Greater Side of Triangle Subtends Greater Angle

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In the words of Euclid:

In any triangle, the greater side subtends the greater angle.

(The Elements: Book $\text{I}$: Proposition $18$)



Let $\triangle ABC$ be a triangle such that $AC$ is greater than $AB$.

Let $AD$ be made equal to $AB$.

Let $BD$ be joined.

Then $\angle ADB$ is an exterior angle of the triangle $\triangle BCD$.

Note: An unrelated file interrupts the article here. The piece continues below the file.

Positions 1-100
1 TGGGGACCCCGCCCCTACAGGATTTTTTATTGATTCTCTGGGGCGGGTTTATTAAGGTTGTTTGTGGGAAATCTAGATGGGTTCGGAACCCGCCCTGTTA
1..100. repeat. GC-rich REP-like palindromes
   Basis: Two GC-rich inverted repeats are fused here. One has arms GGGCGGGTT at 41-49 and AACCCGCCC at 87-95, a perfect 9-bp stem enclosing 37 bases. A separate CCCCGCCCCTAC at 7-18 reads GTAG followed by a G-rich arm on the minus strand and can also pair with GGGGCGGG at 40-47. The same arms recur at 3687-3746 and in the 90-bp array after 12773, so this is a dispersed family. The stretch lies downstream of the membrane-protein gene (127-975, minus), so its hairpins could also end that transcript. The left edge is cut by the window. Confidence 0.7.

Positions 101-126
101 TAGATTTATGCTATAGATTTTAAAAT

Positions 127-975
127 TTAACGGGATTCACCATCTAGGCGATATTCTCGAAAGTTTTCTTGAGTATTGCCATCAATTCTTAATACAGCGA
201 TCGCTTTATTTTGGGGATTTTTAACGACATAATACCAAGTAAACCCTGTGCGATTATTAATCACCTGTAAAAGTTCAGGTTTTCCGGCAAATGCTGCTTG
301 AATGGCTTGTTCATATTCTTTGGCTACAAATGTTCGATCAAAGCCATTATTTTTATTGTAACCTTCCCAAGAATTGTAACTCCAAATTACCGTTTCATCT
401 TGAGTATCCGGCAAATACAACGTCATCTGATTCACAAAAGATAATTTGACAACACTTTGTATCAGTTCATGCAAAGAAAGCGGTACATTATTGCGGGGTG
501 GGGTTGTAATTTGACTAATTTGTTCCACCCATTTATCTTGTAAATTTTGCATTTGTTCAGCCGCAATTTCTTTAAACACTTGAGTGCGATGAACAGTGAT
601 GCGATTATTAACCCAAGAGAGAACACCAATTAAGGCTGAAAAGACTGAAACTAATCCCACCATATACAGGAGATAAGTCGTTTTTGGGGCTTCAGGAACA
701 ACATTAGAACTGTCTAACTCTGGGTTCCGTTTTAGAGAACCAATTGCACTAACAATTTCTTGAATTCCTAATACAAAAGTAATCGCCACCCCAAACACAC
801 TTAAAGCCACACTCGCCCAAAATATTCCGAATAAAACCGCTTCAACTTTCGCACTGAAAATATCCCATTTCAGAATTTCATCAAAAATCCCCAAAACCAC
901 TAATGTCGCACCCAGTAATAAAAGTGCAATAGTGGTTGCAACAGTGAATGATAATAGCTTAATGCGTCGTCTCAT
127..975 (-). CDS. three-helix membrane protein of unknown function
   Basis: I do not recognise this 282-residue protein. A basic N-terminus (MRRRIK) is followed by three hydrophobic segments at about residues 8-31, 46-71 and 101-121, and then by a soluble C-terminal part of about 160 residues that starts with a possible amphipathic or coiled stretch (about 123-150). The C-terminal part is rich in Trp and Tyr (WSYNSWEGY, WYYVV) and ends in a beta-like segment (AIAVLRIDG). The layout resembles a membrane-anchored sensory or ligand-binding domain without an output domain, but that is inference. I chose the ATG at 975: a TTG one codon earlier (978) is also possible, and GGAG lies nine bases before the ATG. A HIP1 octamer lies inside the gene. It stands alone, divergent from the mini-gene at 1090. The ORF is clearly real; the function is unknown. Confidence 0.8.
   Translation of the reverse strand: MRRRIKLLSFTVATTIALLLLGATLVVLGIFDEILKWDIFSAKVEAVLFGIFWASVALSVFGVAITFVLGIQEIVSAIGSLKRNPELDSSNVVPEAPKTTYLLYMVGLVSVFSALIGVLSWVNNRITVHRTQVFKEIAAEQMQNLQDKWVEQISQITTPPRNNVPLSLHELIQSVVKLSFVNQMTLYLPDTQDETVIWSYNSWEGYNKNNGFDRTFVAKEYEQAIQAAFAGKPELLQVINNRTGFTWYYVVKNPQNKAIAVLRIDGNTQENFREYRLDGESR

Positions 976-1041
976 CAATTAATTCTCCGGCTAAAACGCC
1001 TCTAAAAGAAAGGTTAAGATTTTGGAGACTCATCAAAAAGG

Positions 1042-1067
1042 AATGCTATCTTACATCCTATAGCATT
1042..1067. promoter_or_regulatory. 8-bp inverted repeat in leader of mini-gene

Therefore $\angle ADB$ is greater than $\angle ACB$.

As $AD = AB$, the triangle $\triangle ABD$ is isosceles.

From Isosceles Triangle has Two Equal Angles, $\angle ADB = \angle ABD$.

Therefore $\angle ABD$ is greater than $\angle ACB$.

Therefore, as $\angle ABC = \angle ABD + \angle DBC$, it follows that $\angle ABC$ is greater than $\angle ACB$.

Hence the result.


Historical Note

This theorem is Proposition $18$ of Book $\text{I}$ of Euclid's The Elements.
It is the converse of Proposition $19$: Greater Angle of Triangle Subtended by Greater Side.